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By Design

A peek inside the homes of three New Orleans designers

Sara Essex Bradley

The old saying that the cobbler’s children have no shoes is often true. Have you ever met a contractor who wasn’t last on his own to-do list? But this is not always the case. Three locals who have their hands in the business of home design are sharing their own labors of love with us in this issue, illustrating that those who help beautify the homes around
us do indeed manage to bring their special talents to their own homes.










Erin and Mark Jacobs

River Ridge

As owners of the home furnishings store Abode, designer Erin Jacobs and her husband Mark Jacobs knew exactly what they wanted when they built their new home. Having lived in River Ridge for 15 years, the Jacobses and their two children outgrew their previous home. So they decided to build one designed specifically for their family’s tastes and needs. “We wanted something conducive to my family when they come in town,” says Erin, who has a large extended family and notes that Mark is one of five siblings who all live here. “That’s the amazing part — it has room for family.” The Jacobses house has an upstairs master, their two children’s bedrooms and a downstairs guest suite. The couple’s other goals when building: to take advantage of the site’s light and views; they designed the living spaces to accommodate their daily life — forgoing a formal dining room for an open kitchen, living and dining space; and they wanted the house to have a rustic contemporary feel that is both casual and elegant. Erin’s experience as a designer coupled with the store made acquiring materials, supplies and skilled craftsmen readily accessible. “I do this all day long,” she says. “It made doing my own house easier.”


Kendall Winingder and Patrick Schindler


When Kendall Winingder and Patrick Schindler built their Uptown home, they considered its design from multiple angles. As partners in their own real estate development and design companies (Felicity Property and Felicity Design) they designed it to fit in with the historic character of the neighborhood. As a couple, they designed it to reflect their tastes (she calls her combination of clean-lined transitional pieces, modern elements, calming palette and bohemian flair “warm modern;” he’s a minimalist) and accommodate the family life they were about to begin as newlyweds. To satisfy the first part of the equation, they paid attention to details — antique gingerbread brackets, decorative quoins, reclaimed cypress doors, tongue-in-groove pine floors, French doors, exposed beams, milled windows and gas lanterns. “I love when people think the house has been there forever and it’s actually new construction,” says Kendall. To make the house an expression of their combined aesthetic and lifestyle, they incorporated items from their travels, art they’ve collected, distinct lighting, custom paint finishes, cumaru wood decks and a contemporary kitchen. They’re currently finishing a new uber-modern home for their family, which includes two toddlers and two dogs, while their award-winning business focuses on multi-family dwellings, including St. Anna’s in the Lower Garden District.  “Our partnership is very complementary,” says Patrick. “I take a minimalist view, Kendall brings it all to life.”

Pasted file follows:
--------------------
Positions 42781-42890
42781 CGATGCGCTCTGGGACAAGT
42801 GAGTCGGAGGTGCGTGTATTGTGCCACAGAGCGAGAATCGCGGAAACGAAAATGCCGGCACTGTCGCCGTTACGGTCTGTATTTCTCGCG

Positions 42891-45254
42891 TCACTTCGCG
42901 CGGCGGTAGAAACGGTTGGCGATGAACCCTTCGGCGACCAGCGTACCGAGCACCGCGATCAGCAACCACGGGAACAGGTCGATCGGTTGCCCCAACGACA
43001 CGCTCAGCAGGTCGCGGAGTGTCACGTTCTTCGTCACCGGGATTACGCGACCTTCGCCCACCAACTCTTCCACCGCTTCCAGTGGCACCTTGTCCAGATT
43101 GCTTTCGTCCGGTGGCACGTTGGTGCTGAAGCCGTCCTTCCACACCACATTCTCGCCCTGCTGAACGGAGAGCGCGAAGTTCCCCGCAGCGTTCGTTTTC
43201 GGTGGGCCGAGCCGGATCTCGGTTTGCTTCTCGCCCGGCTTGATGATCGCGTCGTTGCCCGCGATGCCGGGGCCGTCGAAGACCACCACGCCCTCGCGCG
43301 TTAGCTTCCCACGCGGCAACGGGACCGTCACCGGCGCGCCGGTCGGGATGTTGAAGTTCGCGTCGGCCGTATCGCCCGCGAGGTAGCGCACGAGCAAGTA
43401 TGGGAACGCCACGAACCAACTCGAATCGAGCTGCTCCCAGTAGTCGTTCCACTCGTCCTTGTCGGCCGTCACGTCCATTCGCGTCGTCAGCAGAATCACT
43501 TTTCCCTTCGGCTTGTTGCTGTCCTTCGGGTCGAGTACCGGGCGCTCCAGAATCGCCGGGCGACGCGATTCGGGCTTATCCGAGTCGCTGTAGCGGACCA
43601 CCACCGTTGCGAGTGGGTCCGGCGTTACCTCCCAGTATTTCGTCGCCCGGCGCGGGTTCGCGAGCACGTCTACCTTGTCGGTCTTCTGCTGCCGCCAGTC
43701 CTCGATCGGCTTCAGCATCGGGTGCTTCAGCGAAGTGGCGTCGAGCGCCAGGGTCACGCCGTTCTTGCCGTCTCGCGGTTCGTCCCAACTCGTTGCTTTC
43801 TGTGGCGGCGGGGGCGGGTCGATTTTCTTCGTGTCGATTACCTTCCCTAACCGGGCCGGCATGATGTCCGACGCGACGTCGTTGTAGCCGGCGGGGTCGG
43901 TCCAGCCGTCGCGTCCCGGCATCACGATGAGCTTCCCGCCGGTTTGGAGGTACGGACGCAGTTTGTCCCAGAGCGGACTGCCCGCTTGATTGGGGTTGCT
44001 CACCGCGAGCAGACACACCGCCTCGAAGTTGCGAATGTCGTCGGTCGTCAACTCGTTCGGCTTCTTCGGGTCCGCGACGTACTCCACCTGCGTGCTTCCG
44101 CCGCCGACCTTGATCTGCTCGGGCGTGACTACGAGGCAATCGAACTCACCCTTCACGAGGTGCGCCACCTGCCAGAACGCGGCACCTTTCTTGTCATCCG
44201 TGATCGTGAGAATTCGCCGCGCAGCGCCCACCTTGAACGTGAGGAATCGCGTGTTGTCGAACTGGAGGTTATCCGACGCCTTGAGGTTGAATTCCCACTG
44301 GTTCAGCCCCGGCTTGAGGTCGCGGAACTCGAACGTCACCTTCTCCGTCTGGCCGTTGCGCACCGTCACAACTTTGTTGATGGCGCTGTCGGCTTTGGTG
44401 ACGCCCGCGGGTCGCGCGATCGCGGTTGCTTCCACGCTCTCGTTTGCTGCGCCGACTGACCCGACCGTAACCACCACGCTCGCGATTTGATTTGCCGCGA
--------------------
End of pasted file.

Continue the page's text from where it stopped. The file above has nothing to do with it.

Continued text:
Natasha Shah


Designer Natasha Shah’s Esplanade Avenue pied–à–terre serves as both a staycation escape for herself and her husband, Pulin Shah, and a place for visiting friends and family. Because it’s located on the edge of the French Quarter, she respected its historic bones (the ground floor apartment is one of two residences in the 19th century, double gallery Queen Ann house), but also gave it a free-spirited, offbeat ambiance, much like the neighborhood itself. “It’s all about the French Quarter,” she says. “It’s very decadent.” Against a classic backdrop of high ceilings, floor-to-ceiling windows and crown moldings, she created an irreverent mixture of Mardi Gras colors, reimagined antiques, animal hides, modern photography and surprise elements — including a taxidermy peacock and an indoor swing. The effect is of an historic interior turned on its ear. The master bedroom, for example, juxtaposes red velvet drapery inspired by a 19th century New Orleans boudoir with exuberant zebra wallpaper by Scalamandré. The smaller of the two bedrooms mixes a French-inspired bed topped by a crown canopy with playful bunny rabbit wallpaper by Southern artist Hunt Slonem. “There are some traditional elements, but I put them in a new light,” says Shah. “I wanted them to be young and fun.”


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